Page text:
Hey guys! It’s Friday, and it’s time for another review. Today we’re going to be discussing Sleeping Giants by Sylvain Neuvel. This book is a sci-fi thriller with metal giants and an extremely unique method of storytelling.
A page-turning debut in the tradition of Michael Crichton, World War Z, and The Martian, Sleeping Giants is a thriller fueled by an earthshaking mystery—and a fight to control a gargantuan power.
A girl named Rose is riding her new bike near her home in Deadwood, South Dakota, when she falls through the earth. She wakes up at the bottom of a square hole, its walls glowing with intricate carvings. But the firemen who come to save her peer down upon something even stranger: a little girl in the palm of a giant metal hand.
Seventeen years later, the mystery of the bizarre artifact remains unsolved—its origins, architects, and purpose unknown. Its carbon dating defies belief; military reports are redacted; theories are floated, then rejected.
But some can never stop searching for answers.
Rose Franklin is now a highly trained physicist leading a top secret team to crack the hand’s code. And along with her colleagues, she is being interviewed by a nameless interrogator whose power and purview are as enigmatic as the provenance of the relic. What’s clear is that Rose and her compatriots are on the edge of unraveling history’s most perplexing discovery—and figuring out what it portends for humanity. But once the pieces of the puzzle are in place, will the result prove to be an instrument of lasting peace or a weapon of mass destruction?
RATING: 2.5 STARS
Let me start off by saying that this isn’t a bad book. On this blog, I don’t think I’ve ever reviewed a book this low and it hurts me to do it, but Sleeping Giants just didn’t do it for me. The cover is gorgeous, there was an interesting premise and a unique format, however I was never able to get entirely sucked in which was a bummer. This book is formated in a way that I felt, really fit well with the story. The story was with journal entries, case files, and interviews, which means that any and all dialogue was expressed through these interviews mainly. I’d never read a book formated like this, and while it took a while to get used to, I ended up really digging it.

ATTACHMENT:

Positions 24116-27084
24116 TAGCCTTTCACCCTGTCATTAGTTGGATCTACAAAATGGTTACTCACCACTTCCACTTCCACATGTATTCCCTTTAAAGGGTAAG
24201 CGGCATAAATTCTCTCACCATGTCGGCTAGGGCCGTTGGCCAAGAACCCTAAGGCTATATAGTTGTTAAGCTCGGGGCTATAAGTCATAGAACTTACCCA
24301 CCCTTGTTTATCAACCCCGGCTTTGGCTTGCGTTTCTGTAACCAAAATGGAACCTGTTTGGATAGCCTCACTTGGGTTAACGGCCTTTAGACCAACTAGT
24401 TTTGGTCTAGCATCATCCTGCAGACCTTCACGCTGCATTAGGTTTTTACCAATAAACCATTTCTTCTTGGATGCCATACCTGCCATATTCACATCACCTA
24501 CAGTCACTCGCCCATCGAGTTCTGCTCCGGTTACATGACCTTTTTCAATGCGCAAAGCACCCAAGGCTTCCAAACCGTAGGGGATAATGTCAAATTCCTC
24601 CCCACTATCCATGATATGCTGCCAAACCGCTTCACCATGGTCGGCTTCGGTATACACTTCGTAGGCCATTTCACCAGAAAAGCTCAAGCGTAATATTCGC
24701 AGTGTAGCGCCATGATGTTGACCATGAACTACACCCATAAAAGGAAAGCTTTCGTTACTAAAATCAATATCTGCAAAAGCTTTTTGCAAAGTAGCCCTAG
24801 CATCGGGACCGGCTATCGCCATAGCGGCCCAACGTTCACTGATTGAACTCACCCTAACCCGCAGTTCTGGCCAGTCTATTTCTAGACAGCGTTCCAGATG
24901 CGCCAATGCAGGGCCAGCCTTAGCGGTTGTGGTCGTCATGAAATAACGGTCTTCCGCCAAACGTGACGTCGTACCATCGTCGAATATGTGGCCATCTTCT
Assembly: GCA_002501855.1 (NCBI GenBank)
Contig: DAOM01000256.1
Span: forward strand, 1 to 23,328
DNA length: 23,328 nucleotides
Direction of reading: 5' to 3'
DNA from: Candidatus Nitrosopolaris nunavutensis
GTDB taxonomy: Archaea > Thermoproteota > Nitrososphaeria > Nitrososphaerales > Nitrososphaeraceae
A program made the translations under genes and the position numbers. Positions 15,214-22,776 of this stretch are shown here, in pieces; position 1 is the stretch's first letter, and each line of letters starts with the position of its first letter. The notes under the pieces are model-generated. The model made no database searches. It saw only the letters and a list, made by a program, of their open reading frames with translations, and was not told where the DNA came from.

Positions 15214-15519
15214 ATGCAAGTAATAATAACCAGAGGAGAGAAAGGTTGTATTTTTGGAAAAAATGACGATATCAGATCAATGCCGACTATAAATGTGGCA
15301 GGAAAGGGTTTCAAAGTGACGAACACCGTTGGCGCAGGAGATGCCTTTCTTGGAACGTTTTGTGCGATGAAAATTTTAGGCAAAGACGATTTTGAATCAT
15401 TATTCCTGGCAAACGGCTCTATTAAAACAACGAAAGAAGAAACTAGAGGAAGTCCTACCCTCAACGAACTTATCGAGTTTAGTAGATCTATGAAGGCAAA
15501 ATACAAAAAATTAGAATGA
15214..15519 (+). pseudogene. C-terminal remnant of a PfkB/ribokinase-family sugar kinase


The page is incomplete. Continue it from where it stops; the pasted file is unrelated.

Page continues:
Going into this book, the big appeal was the idea that it was in the same vein as Iron Giant. I’ve always adored that movie, and when I saw that this one was supposedly related I knew I needed it. While they did address the Giant and it was at the center of the plot, it wasn’t near as important in the ways I wanted it to be. Essentially, the giant’s main role is to serve as a puzzle for these various characters to solve, and then at the end, drama ensued.
For me, one of the most important parts of a good book is one that character driven, and connecting to the characters is key. To be completely honest, I didn’t feel connected to them at all, which made it really hard for me to like this one. I didn’t care about what happened to them, and for me that’s enough to be bored for the rest of the story, no matter how action packed i ended up being.
I also felt like the story was maybe a little choppy at times. This could be because of the format, but I had a hard time staying interested which didn’t help either. All in all, I was really disappointed in this one. I thought it was going to be one of my new favorites and it just didn’t end up like that. All of that being said, I do think that a lot of people would really enjoy this one, and the fact that I didn’t like it could’ve just been a me problem. If you’ve read this one, please share your thoughts I would love to hear them!